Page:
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January 4, 2013

Get used to seeing geese

The Daily Star

---- — I was in Jefferson the other day and watched flock after flock of snow geese flying high above, heading on a direct line south. Maybe that should have been my first clue that winter is actually here.

Anyway, my first thought was that maybe snow geese migrate later than Canadian geese, since they nest farther north. So I decided to research this idea. I couldn’t find anything to substantiate that thought, so I called a friend of mine who has hunted more waterfowl than anyone I know.

John has leased hunting rights in the northern swamps along the St. Lawrence and has hunted ducks and geese all the way to Chesapeake Bay. He told me that all geese migrate south at about the same time. Many of the huge flocks we see are snows while others are Canadians. Most of us are unable to tell the difference from a distance.

Snow geese and blue geese are the same bird, only in a different color phase. Both have pink legs, feet and bills.

The snow goose has a stark-white body with black wingtips. The pink bill also has a black “grin patch,” or black lips. Without it, the bird is a Ross’s goose, which is just a little smaller.

The blue goose is a dark color morph of the snow goose. It has a white head and bluish-gray body. Approximately one out of every 100 snow geese are blue phase and for some reason, they usually stick together.

Actually, the blue goose is quite prejudice. Studies show they normally mate only with another blue goose. If they mate with a snow goose, chances are their parents were mixed as well. Like other geese, snow and blue geese usually mate for life.

There are greater and lesser snow geese, too. Only the greater snow goose flies down the Atlantic flyway, which includes this area.

Snow geese nest in the very far north along the Arctic Ocean. Back in the early 1900s, the snow goose was quickly becoming an endangered species. Through proper conservation, though, their numbers have increased to a critical point today.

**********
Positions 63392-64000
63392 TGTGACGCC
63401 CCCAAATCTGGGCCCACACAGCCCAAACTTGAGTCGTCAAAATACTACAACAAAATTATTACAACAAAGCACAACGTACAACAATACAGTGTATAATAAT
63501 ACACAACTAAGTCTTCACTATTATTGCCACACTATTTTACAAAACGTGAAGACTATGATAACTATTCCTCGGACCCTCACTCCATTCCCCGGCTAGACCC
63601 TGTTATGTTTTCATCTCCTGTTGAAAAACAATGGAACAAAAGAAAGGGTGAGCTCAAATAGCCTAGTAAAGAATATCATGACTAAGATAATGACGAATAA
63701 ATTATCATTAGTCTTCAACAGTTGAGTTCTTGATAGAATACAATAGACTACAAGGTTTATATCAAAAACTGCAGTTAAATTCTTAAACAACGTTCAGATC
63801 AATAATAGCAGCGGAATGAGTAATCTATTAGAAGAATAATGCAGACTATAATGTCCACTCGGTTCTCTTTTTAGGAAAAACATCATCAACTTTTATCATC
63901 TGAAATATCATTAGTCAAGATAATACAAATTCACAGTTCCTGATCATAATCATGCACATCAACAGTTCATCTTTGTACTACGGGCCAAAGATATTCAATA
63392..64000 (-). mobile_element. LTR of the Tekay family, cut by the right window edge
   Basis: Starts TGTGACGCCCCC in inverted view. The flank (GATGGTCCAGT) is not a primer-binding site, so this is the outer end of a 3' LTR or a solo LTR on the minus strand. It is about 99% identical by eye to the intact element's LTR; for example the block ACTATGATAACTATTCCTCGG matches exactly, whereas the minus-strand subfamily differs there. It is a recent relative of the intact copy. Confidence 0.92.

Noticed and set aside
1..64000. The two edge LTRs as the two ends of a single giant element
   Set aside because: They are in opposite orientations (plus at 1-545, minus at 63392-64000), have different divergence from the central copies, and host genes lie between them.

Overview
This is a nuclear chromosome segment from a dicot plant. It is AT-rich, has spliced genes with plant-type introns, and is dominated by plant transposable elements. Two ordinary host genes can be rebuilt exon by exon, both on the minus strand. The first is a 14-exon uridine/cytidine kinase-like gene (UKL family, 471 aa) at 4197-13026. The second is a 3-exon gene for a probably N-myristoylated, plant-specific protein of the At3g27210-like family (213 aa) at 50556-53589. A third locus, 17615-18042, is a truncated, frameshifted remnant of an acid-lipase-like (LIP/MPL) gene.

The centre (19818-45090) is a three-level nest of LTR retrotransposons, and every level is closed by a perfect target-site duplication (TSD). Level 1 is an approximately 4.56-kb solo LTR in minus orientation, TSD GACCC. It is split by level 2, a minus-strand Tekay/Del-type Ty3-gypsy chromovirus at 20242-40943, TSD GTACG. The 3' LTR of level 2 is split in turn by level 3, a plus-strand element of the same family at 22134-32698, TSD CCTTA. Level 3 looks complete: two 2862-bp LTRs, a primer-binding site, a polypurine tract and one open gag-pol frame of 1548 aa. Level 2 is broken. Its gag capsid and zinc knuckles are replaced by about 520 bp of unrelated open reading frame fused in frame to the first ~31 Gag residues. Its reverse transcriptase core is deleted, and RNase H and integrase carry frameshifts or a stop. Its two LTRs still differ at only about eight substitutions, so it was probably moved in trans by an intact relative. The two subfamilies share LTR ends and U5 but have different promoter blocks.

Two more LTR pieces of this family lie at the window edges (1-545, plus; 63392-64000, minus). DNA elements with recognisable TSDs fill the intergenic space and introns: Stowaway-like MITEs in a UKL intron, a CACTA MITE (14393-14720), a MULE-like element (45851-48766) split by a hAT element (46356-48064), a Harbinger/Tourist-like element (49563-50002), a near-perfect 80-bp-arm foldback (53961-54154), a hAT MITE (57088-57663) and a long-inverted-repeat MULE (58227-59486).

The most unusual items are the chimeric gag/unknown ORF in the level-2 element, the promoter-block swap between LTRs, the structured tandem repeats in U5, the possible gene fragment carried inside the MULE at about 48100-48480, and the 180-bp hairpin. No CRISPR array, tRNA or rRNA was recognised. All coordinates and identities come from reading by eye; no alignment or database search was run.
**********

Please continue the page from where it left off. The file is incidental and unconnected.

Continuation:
Because they mate in the far, frigid northern parts of Canada and the Arctic, food grows very slowly. Today, these birds are actually eating themselves out of house and home.

To protect the overfeeding on the mosses and lichens in the cold arctic region, hunting seasons have been lengthened and bag limits have increased in many areas — to as many as 25 birds a day. These birds have grown in numbers so much that they are literally destroying their own habitat.

Many snows have a rusty color on their chests. This is caused by mineral deposits from feeding and nesting grounds clear across the Arctic Ocean in Russia’s Siberia.

As much as I have observed wildlife throughout my lifetime, I have seen very few snow geese. Until last Friday, it’s been probably 10 years since I have seen these beautiful birds. Back then, I was driving up Route 7 near Afton and saw literally thousands of snows in the harvested corn fields along the river.

But like the Canadian goose, we will be seeing far more of them in the future. We will find that like the Canadians, snow geese will soon live here, too. There’s no need to fly to the Carolinas for the winter when there’s plenty of food and mild enough weather right here in central New York.

Great! Now there will be more geese pooping on the golf course and around my pond!

Rick Brockway writes a weekly outdoors column for The Daily Star. Email him at